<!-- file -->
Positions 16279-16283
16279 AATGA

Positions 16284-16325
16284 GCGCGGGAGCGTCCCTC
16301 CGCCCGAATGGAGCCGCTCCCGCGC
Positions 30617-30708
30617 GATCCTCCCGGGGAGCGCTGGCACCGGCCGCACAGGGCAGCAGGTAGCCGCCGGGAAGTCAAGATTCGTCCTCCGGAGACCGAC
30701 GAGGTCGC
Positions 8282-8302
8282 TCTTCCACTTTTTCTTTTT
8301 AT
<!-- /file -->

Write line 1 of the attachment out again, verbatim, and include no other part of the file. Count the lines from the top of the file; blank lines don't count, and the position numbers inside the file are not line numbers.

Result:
Positions 16279-16283